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Nat Chem Biol. 2010 Sep;6(9):667-73. doi: 10.1038/nchembio.423. Epub 2010 Aug 15.

A small-molecule inhibitor shows that pirin regulates migration of melanoma cells.

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Chemical Library Validation Team, Chemical Biology Core Facility, Chemical Biology Department, RIKEN Advanced Science Institute, Wako, Saitama, Japan.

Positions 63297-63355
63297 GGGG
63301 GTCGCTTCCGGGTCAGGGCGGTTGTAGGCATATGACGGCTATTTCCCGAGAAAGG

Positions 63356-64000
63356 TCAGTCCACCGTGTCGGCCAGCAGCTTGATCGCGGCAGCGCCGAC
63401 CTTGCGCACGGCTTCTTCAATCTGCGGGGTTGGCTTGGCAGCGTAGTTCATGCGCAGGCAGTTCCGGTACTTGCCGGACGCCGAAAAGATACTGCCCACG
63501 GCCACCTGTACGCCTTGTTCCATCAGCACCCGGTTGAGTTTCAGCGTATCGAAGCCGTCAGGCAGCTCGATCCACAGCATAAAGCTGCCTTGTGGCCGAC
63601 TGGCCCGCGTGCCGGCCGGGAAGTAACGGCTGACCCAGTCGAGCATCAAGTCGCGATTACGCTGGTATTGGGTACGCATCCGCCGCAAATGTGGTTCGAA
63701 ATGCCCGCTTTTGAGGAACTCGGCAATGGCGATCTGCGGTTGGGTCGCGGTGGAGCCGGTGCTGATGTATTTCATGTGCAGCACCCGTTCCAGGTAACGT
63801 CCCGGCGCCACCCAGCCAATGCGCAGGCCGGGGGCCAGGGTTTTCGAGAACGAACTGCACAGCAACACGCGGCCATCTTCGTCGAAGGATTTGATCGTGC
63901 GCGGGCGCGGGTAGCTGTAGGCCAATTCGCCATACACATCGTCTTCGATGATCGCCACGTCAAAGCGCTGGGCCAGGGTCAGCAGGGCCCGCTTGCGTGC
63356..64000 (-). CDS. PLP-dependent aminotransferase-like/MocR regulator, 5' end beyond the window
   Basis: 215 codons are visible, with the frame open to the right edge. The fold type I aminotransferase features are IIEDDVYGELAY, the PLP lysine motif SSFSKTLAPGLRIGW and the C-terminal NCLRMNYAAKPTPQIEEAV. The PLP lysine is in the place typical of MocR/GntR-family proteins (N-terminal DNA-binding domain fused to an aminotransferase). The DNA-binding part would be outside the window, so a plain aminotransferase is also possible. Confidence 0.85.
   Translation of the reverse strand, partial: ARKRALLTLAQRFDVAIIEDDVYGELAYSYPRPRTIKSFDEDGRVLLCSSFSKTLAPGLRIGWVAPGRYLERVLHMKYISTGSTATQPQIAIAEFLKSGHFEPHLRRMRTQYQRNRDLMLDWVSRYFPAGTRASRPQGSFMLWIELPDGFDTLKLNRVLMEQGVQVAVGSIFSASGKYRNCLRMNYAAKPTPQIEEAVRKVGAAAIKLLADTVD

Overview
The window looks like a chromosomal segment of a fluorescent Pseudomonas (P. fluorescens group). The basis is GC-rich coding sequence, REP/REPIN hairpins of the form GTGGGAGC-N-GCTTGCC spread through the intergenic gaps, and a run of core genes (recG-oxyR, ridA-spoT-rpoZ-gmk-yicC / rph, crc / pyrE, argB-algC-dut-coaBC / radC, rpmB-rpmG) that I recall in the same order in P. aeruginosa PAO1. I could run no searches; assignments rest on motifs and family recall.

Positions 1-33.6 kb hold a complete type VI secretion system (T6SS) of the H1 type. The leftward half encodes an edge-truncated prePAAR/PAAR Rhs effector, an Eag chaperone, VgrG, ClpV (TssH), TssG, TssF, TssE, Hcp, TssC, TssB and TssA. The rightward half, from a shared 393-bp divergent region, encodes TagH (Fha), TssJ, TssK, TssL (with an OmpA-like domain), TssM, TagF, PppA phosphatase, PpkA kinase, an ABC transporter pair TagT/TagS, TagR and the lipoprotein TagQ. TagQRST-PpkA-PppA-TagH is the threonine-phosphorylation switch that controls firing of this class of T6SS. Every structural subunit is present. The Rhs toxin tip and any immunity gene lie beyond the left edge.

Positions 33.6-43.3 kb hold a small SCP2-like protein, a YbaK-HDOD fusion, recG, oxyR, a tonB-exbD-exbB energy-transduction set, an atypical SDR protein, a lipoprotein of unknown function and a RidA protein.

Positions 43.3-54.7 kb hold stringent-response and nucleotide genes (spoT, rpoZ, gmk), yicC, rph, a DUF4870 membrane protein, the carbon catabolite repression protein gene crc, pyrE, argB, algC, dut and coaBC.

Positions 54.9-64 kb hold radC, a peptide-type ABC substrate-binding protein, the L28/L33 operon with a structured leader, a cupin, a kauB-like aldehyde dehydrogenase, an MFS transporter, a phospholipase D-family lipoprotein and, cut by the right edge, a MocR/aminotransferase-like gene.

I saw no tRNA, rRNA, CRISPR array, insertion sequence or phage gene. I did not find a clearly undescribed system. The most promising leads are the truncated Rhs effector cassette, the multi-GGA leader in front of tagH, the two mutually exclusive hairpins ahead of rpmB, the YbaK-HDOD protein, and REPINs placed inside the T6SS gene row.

The discovery of small molecules that bind to a specific target and disrupt the function of proteins is an important step in chemical biology, especially for poorly characterized proteins. Human pirin is a nuclear protein of unknown function that is widely expressed in punctate subnuclear structures in human tissues. Here, we report the discovery of a small molecule that binds to pirin. We determined how the small molecule bound to pirin by solving the cocrystal structure. Either knockdown of pirin or treatment with the small molecule inhibited melanoma cell migration. Thus, inhibition of pirin by the small molecule has led to a greater understanding of the function of pirin and represents a new method of studying pirin-mediated signaling pathways.

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